Reflexive Verbs

You have already learned that verbs in Spanish only have one of three possible endings; -ar, -er, or -ir. However, there is one exception to this rule. Reflexive verbs still have one of the three normal endings, but they also have the pronoun se added to the end. The se is usually there to show that the doer of the action is doing something to itself.

bañar (to bathe) → Yo baño al perro. I wash the dog.
bañarse (to bathe oneself) → Yo me baño. I bathe myself.

When conjugating the reflexive verb, the pronoun se changes to match who you are conjugating the verb for. Remember to place the pronoun in the right place.It always goes before the conjugated verb (except for infinitives, positive commands, and progressive participles).








Él, Ella, Usted


Ellos, Ellas, Ustedes


To conjugate the verb bañarse in the present indicative tense, see the chart below. Notice how the pronoun changes with each conjugation.

Yo me baño Nosotros nos bañamos
te bañas Vosotros os bañáis
Él, Ella, Usted se baña Ellos, Ellas, Ustedes se bañan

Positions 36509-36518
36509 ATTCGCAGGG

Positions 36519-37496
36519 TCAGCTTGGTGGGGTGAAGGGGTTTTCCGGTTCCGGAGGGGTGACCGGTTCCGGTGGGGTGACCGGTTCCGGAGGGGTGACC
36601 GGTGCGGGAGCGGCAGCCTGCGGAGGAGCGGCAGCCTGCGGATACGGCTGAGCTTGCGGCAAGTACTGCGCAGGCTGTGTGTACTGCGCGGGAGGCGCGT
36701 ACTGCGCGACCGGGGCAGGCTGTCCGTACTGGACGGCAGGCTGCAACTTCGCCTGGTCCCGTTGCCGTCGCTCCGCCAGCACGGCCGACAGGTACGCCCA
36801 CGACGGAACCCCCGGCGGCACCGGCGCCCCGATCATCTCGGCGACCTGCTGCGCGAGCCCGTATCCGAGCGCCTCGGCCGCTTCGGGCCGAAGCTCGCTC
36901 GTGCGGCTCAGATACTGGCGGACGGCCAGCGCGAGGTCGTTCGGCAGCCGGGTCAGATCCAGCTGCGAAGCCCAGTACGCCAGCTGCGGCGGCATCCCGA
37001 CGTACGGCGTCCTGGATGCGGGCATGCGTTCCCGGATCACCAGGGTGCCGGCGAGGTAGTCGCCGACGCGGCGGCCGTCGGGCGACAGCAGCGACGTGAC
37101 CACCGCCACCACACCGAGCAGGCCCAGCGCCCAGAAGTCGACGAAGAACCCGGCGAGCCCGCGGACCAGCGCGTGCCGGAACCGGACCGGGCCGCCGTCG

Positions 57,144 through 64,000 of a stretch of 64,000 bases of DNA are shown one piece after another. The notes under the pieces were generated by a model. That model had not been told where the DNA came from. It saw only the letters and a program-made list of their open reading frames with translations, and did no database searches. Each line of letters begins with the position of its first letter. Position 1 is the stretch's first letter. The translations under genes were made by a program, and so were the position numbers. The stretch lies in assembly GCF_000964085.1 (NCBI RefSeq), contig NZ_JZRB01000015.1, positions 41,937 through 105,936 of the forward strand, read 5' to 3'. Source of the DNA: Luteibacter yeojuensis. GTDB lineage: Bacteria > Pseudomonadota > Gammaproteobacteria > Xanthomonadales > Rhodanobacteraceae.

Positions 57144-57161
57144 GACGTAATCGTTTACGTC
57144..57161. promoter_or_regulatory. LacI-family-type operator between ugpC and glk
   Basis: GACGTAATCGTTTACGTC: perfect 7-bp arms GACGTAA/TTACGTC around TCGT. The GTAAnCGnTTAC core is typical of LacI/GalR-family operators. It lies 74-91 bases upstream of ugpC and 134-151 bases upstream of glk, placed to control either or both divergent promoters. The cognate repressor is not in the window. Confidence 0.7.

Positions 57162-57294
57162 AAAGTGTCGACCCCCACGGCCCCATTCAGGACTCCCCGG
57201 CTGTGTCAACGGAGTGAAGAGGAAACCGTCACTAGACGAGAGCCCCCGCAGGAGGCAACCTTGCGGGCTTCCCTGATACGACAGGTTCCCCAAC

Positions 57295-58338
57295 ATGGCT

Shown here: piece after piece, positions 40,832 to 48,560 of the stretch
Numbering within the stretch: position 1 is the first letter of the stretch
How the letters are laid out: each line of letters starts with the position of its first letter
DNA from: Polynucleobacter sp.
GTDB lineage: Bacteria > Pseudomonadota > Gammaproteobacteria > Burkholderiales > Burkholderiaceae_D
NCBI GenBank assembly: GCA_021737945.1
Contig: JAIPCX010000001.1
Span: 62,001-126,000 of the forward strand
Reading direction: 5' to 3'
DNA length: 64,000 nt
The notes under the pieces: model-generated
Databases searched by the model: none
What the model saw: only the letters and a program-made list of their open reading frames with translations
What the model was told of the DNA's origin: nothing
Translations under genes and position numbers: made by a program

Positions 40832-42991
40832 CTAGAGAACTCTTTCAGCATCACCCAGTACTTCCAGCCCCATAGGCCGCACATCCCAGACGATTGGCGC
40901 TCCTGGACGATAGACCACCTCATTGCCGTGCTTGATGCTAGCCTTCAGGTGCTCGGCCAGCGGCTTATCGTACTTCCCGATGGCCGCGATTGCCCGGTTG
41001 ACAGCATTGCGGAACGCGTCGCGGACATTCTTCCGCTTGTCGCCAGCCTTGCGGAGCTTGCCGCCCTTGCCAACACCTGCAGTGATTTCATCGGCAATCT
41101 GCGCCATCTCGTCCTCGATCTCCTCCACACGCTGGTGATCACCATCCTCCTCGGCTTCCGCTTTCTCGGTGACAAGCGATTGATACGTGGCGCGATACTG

Sometimes the difference between a verb and a its reflexive form are pretty obvious:

aburrir – to bore aburrirse – to get bored
acostar – to put to bed acostarse – to go to bed
bañar – to bathe (someone) bañarse – to take a bath
cansar – to tire cansarse – to get tired
colocar – to place (something) colocarse – to place oneself, to get a job
engañar – to deceive   engañarse – to deceive oneself, to be mistaken
esconder – to hide (something) esconderse – to hide (oneself)
parar – to stop (something) pararse – to stop (oneself)
sentar – to seat sentarse – to sit down


Sometimes the difference is not so obvious:

abonar – to pay money abonarse – to subscribe
abrir – to open   abrirse – to open up (emotionally)
acordar – to agree acordarse – to remember
acusar – to accuse acusarse – to confess
callar – to be be quiet callarse – to become quiet
cerrar – to close cerrarse – to clam up (emotionally)
combinar – to combine combinarse – to take turns
dormir – to sleep dormirse – to fall asleep
ir – to go irse – to go away
salir – to leave salirse – to leave unexpectedly
poner – to place, to put ponerse – to become


And sometimes there are verbs that are only used reflexively in Spanish, but would not be reflexive in English.

apoderarse (de) – to take possession of
apresurarse (a) – to hurry
aprovecharse (de) – to take advantage of
arrepentirse (de) – to repent
atreverse (a) – to dare (to)
burlarse (de) – to make fun of
desayunarse – to have breakfast
desmayarse – to faint
escaparse (de) – to escape (from)
fiarse (de) – to trust
fijarse (en) – to stare (at)
negarse (a) – to refuse (to)
olvidarse (de) – to forget
parecerse (a) – to resemble
quejarse (de) – to complain
empeñarse (en) – to insist (on)
enterarse (de) – to find out about
reírse (de) – to laugh (at)


Practice 1

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